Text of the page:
In the last few months, many Torontonians have found themselves trapped — locked in poorly lit rooms with a group of friends, desperately trying to find a way out. The strangest part? It’s an experience they paid for.
Interactive puzzle-solving experiences, better known as room escape games, have recently exploded in popularity around the world, and Toronto is no exception.
The real-life room escapes are often said to have evolved from the room escape video games that popped up all over the Internet in the early 2000s. In these games, players would point and click on objects for clues on how to escape their disturbing online locales. It wasn’t long after that entrepreneurs in Japan, China, and California took the core concept behind games like Crimson Room and placed players in similar — albeit real-life — environments. From there, the idea blew up worldwide.
These days, escape rooms come in a multitude of forms. The most traditional ones trap players in a single room with clues spread throughout, awaiting decoding. Others challenge patrons to escape a series of rooms, with each unlocked door leading to a new set of challenges. Regardless of the set up, one element always remains constant — you only have one hour to escape.
Ryan Henson Creighton, an ex-video game designer turned escape room creator and owner of the company “LockQuest” shared a few of his thoughts on the recent explosion of room escape games in Toronto. Apart from cold weather making Torontonians look for indoor activities, Creighton says, “Another reason they’re big here is that Toronto is a multicultural city. We have international students who have played these games at home who can spread the word about them here.”
With such a saturated market, it can be challenging to decide which puzzle to tackle first. Third year student Danny Xie shared his experience with EscapeZone’s Biohazard room. While players are restricted from spilling details of any of the games’ puzzles, Xie commends the room for constantly bombarding his group with challenges and was impressed by the staff’s enthusiasm, saying, “[The employees] offered clues and guided us through some of the tougher puzzles.”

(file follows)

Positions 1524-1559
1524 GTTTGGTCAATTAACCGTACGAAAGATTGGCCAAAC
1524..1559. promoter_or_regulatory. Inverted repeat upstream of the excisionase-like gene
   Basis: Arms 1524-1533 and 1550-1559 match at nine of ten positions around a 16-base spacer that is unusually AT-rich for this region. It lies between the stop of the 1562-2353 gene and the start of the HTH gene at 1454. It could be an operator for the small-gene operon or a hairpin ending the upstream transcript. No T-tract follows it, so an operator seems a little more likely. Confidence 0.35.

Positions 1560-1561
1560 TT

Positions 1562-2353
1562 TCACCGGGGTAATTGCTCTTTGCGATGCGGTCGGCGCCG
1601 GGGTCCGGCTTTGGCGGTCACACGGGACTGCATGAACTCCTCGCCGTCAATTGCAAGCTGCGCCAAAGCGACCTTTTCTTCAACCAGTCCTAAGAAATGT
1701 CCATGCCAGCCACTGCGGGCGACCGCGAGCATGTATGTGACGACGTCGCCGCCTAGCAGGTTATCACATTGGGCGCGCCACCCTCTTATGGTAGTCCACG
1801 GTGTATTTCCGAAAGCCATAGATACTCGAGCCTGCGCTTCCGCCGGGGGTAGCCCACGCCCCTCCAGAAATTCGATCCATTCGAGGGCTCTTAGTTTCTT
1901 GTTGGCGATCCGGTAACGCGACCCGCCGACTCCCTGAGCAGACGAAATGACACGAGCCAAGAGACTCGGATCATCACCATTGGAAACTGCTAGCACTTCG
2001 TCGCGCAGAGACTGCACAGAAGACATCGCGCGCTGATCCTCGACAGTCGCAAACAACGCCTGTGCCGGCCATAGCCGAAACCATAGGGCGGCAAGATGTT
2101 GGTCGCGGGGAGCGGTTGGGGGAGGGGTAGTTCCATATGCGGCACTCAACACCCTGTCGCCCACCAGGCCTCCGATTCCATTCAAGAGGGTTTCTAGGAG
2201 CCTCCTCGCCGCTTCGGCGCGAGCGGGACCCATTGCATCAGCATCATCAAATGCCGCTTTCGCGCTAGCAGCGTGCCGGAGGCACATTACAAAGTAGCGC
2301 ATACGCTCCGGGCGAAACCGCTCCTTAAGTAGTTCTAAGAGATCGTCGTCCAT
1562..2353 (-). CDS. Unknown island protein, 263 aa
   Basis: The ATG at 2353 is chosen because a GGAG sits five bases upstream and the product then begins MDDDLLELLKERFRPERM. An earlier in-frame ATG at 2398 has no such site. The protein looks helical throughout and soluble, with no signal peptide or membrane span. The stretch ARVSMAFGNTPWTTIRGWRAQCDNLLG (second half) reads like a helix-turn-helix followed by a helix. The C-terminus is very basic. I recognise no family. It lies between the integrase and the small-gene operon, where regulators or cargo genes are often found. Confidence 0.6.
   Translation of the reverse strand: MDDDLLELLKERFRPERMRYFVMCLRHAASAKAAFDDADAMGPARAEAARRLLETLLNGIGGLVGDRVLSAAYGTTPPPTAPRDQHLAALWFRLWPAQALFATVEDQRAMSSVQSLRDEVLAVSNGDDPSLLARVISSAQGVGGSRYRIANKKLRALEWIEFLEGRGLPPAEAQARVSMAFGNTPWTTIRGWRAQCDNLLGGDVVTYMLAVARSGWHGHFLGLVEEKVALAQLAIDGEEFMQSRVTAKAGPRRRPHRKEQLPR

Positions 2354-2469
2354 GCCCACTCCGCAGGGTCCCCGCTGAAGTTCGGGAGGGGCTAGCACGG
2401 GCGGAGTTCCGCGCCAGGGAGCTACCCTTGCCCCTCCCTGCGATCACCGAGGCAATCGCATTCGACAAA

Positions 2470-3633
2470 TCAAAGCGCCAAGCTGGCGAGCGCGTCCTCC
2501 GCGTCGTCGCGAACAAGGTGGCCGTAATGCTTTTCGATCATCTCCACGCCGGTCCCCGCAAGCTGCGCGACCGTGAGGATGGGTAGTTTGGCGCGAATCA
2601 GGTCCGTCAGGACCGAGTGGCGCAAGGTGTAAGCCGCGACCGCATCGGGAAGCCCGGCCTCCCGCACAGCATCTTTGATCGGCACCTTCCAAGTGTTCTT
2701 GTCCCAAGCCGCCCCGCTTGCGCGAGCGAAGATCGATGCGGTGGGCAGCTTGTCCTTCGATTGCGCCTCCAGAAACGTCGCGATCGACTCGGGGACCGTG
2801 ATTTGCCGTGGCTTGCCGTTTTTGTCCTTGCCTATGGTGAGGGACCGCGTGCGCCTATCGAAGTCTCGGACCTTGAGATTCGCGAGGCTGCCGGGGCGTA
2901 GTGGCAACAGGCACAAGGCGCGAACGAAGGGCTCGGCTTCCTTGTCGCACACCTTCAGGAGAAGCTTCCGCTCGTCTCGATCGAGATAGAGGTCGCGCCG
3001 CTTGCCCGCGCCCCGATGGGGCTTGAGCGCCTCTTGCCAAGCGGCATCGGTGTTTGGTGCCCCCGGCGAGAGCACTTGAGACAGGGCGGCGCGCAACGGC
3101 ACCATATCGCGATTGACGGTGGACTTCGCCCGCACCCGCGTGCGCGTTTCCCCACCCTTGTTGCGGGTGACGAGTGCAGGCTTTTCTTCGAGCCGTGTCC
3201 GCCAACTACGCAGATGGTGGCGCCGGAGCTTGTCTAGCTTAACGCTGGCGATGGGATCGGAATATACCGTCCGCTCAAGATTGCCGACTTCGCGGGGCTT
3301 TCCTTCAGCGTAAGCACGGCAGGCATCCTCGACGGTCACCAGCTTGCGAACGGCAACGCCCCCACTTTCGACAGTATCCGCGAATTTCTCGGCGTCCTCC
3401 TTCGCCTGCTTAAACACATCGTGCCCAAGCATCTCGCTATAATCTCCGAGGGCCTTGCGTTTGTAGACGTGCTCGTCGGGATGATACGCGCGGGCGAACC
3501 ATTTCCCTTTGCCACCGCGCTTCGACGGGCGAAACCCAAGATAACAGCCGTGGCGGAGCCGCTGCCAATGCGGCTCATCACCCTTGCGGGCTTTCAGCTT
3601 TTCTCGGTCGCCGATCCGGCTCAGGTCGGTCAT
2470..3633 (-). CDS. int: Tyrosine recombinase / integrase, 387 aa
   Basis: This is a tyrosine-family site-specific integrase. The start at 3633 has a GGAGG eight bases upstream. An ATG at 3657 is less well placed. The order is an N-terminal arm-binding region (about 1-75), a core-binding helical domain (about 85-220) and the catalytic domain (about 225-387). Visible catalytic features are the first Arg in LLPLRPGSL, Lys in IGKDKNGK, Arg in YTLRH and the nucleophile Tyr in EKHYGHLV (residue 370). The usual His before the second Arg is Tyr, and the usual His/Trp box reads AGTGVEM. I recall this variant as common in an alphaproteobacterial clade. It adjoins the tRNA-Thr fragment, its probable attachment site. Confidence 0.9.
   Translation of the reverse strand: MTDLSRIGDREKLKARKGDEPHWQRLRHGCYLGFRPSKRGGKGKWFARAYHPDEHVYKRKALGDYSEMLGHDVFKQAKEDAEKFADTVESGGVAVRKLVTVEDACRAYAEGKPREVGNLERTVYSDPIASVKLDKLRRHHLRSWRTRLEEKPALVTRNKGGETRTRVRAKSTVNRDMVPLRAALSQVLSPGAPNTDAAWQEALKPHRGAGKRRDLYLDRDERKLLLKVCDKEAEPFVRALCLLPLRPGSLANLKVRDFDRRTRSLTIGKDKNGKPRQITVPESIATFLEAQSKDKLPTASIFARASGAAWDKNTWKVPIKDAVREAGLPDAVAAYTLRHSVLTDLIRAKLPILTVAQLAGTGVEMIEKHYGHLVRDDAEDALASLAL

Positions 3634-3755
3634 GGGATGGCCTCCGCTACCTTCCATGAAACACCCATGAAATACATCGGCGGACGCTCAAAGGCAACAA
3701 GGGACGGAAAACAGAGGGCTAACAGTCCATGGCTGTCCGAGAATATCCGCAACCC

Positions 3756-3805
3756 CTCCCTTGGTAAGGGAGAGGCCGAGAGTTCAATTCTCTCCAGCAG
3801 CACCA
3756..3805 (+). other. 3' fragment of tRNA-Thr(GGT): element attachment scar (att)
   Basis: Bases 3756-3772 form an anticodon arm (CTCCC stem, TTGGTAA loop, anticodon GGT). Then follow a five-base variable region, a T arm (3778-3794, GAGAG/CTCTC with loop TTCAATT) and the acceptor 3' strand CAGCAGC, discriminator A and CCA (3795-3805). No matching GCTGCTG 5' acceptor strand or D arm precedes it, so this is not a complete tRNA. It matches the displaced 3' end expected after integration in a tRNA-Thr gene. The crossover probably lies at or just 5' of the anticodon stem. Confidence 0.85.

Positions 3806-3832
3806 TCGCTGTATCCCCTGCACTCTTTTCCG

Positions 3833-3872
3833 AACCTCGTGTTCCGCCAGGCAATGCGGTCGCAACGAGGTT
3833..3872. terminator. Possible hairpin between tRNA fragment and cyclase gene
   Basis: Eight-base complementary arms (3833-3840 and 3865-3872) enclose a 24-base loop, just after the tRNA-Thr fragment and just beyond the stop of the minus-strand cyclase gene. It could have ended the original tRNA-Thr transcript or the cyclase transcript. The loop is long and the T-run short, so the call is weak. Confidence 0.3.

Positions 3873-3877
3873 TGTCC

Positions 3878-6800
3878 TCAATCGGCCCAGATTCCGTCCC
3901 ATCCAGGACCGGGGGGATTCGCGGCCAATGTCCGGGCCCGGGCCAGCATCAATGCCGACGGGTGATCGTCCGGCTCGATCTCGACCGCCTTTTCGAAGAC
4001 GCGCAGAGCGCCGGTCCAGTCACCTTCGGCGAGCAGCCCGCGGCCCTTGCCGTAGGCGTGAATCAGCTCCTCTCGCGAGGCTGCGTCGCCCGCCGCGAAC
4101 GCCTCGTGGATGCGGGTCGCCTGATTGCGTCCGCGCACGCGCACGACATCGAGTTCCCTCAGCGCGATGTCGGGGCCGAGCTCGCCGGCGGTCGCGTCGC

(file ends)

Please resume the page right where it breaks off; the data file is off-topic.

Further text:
Anthropology student Elora Tse recommends ESC-IT, a venue that proudly boasts the title of first escape room in Toronto. Like so many other players, Tse’s experience in ESC-IT’s “Escape With Vision” room saw her and her team failing to free themselves before the clock hit zero.
I’ll be the first to admit my own session ended with me laying in a pile of fake bones while my teammates desperately scavenged for any remaining and overlooked clues.
For the sake of immersion, Creighton recommends rooms that rely on story. “Too many escape games dump you into a bizarrely decorated room with no compelling reason to escape other than ‘the door’s locked,’” he says, adding, “Cool — how did I get here? Who locked me in?”
“Story, to me, is everything,” Creighton elaborates. “With [escape rooms], I think story is an essential part of the magic,” he says.
Creighton’s own company currently runs a room called “Escape the Book Club Killer.” After responding to a strange invitation to join a peculiar stranger’s book club, players find themselves locked in the mysterious apartment of said book club killer. They are then tasked with unravelling any clues left behind by past victims to escape before the madman returns.
With such an apparent demand for the puzzle games, a major question worth considering is what the future of this pastime might hold. Creighton referred back to his video game days to predict what might lie ahead.
“As with indie games, a few break-out successes will attract the attention of more financially endowed entrants, and games with higher production values will push out lower quality games,” he predicts.
From there, we agreed, it’s possible that the games might take new forms outside of single room mysteries, with companies introducing new types of experiences like outdoor puzzle hunts that won’t always centre around escaping.
Regardless of where the trend goes, it’s clear that escape rooms are in Toronto to stay. They seem to fill a niche market of creative problem-solving that, until now, had been untouched.
As Creighton says, “People enjoy these games, in part, because they’re a departure from reality. The deeper you can immerse people in the experience, the more enjoyable it will be.”